Bay City ART
  • Bay City
  • White Room
  • Black Coffee Dawn
  • Salt
  • Nobody Lives On The Moon
  • Charlotte
  • The Doorbell
  • 15 Seconds
  • The Radio Talks To Me
  • Shaky Hands
  • Black Rain
  • Turpentine
  • White Room


 Bay City ART

David Thomas and foreigners
Bay City

Released April 17 2000.
Produced by David Thomas & P.O. Jørgens.

Hearpen HR111 Apr 17 2000 cd.

Release Notes

Bay City is an album of reinvented roots - part salty melancholic blues, part wounded sultry jazz and part jangling swamp rock. Bay City - tales from Philip Marlowe's lost nights in a town affluent and self-contented on the surface, rife with corruption and nepotism just underneath. Blood on the face of the moon. Bones buried in the hills. Double indemnity and dark visions.

On the other side of every desert is... Bay City.

David Thomas and foreigners started life at a concert staged in the middle of the Gefion fountain, in the rain, in Copenhagen in 1996. Jørgen Teller enlisted Mr Thomas along with 2 other Danish musicians, P. O. Jørgens and Per Buhl Acs. The collaboration, recorded on a farm in Denmark between 1996 and 1999, promised a hard-edged reappraisal of American music, the lingua franca of a planet drifting into strangeness. Contrary to all logic, it is a startlingly specific cultural folkwork.

Founder and lead vocalist of legendary out-rock band Pere Ubu, David Thomas has been re-writing the rules of popular music for over 25 years. Formed in Cleveland, Ohio, in 1975, Pere Ubu developed a sound which combined traditional rock elements with an array of sounds, synthesizers and of course, Thomas's unmistakable vocals. The band's first release was in 1978, titled The Modern Dance, and since then they have put out a consistent stream of fascinating, highly original albums, the latest being Pennsylvania (1998).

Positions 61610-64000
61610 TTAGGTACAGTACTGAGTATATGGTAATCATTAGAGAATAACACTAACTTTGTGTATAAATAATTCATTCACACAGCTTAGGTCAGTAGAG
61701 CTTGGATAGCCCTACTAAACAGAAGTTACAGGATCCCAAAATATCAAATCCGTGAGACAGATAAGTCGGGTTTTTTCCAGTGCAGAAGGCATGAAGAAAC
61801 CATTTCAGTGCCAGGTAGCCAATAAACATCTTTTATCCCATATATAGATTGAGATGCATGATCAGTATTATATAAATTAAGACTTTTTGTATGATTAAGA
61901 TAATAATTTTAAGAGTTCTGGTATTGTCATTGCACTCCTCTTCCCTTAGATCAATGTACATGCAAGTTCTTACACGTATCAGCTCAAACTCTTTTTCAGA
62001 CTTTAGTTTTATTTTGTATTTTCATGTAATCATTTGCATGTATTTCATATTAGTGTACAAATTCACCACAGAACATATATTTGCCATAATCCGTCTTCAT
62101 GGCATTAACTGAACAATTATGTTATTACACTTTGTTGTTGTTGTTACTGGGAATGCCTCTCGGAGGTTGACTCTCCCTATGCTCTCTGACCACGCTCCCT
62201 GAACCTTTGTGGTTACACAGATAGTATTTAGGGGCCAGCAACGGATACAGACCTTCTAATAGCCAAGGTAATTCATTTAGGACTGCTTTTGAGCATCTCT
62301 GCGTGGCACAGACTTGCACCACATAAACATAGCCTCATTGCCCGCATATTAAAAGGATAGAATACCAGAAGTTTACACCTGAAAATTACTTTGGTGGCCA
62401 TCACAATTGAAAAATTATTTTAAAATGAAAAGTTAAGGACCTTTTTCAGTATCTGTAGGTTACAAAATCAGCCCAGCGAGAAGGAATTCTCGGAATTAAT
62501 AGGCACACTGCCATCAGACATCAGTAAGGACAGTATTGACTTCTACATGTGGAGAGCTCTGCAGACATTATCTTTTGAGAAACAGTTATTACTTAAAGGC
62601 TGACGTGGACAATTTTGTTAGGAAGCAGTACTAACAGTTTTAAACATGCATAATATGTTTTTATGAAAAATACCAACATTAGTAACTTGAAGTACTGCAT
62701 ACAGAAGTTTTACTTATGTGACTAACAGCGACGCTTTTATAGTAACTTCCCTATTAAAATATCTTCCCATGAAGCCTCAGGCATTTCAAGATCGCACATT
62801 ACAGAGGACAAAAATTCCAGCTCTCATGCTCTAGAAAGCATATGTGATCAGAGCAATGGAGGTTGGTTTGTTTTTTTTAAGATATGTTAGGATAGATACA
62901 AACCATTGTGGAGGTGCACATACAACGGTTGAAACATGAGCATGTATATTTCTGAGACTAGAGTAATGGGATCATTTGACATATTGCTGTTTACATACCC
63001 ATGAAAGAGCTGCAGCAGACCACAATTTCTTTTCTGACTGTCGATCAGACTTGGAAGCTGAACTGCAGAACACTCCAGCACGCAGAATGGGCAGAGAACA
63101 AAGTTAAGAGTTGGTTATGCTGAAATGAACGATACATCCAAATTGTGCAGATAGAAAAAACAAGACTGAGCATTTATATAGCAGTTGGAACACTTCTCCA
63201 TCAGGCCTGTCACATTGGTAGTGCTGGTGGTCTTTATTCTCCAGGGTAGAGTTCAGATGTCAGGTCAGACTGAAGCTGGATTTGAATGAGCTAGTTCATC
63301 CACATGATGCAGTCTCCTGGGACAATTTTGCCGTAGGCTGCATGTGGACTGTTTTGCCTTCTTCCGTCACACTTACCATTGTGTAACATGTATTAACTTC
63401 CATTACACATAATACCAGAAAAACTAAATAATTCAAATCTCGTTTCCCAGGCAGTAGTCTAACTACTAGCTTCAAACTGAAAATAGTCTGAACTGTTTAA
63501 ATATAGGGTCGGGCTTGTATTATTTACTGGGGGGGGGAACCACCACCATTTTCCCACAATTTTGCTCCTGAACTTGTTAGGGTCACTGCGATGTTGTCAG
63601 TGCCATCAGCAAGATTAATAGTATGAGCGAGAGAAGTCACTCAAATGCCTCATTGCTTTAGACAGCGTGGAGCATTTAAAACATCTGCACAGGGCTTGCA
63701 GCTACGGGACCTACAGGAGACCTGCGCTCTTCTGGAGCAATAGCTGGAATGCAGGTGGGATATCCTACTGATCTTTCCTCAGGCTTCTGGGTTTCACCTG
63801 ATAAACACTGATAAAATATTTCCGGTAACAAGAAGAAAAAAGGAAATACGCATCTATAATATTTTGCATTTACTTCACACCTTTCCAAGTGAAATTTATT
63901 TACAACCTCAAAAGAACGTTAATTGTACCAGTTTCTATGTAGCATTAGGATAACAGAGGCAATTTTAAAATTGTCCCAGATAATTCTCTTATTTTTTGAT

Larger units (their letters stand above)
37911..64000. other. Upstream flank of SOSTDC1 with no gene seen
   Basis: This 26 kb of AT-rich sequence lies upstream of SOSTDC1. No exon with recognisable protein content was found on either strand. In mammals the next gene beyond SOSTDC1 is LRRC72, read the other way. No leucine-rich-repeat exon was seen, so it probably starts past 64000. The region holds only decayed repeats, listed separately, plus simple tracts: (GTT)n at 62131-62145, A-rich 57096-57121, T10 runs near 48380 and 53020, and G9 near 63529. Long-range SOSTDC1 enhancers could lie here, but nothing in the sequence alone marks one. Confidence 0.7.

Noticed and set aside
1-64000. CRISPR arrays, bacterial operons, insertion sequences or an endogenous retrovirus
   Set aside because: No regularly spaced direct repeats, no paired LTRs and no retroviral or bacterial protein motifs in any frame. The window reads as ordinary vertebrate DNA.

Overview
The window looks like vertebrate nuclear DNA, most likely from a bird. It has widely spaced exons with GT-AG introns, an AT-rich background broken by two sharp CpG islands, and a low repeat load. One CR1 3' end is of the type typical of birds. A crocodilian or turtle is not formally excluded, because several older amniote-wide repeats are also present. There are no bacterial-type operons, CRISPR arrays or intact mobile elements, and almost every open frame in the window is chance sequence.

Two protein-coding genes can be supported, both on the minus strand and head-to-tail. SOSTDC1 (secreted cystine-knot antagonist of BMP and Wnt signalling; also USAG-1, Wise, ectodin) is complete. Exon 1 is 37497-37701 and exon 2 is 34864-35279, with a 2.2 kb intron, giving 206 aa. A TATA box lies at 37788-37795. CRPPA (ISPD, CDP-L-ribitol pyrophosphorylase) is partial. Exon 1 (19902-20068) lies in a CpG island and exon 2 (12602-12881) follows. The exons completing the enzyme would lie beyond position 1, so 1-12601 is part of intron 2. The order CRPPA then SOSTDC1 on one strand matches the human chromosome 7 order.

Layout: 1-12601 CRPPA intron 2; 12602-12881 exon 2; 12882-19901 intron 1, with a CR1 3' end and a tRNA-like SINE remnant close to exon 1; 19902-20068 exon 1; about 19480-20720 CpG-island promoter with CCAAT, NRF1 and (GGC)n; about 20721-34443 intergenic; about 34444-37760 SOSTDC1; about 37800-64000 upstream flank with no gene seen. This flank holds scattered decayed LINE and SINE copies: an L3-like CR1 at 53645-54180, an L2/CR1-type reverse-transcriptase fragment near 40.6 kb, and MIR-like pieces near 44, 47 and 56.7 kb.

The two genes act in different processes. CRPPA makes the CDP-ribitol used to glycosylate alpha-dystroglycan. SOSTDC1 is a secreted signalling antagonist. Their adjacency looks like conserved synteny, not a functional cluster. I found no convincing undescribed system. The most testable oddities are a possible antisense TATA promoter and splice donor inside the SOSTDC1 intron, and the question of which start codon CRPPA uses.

David Thomas, while playing a major role in Pere Ubu's development, has always explored implausible creative configurations, and seemingly arbitrary production methods. His first solo release The Sound of the Sand appeared in 1981 and has been followed by a further 9 releases. Thomas's musical/creative aesthetic is as broad ranging as it is, paradoxically, specific - underscored by an almost visionary awareness of our cultural situation. Indeed his tireless inquiries into the nature of social relations, folk traditions and contemporary culture have led him up some unlikely creative paths, soda stops along Highway 61 to the banks of the Yenisei River. Musically, Thomas's work takes in a range of influences, sometimes bluesy, rocky, folky and downright experimental, but always conceived in a unique way.

David Thomas and foreigners

David Thomas - vocals
P. O. Jørgens - drums, percussion, steel drum & vibraharp
Jørgen Teller - guitars & casio
Per Buhl Acs - clarinet, melodica, slide & bass

Production Notes

Produced and mixed by David Thomas & P. O. Jørgens at Ninth World Studio, August 1999.
Recorded at Ninth World and Hearpen studios.
Mastered at Suma by David Thomas & Paul Hamann.
Package design by John Thompson/idrome

All songs written by (Thomas - Jørgens - Teller - Acs), Hearpen Music.

Release History

  • Thirsty Ear THI 57085.2 (US) Apr 18 2000 cd.
  • Hearpen/NWM HR111 (UK & Scan.) May 2 2000 cd.
  • Bomba BOM 22115 (Japan) Apr 23 2000 cd.

Press Reaction

jennyt, Tom Waits Bulletin Board
"Fractured, bent, steamy, lyrically gruff and introspective - kind of in the Tom Waits / Capt. Beefheart / Col. Bruce Hampton (Ret.) / Shockabilly-Chadbourne'll just have to check it out for left me slightly crippled when it was all over."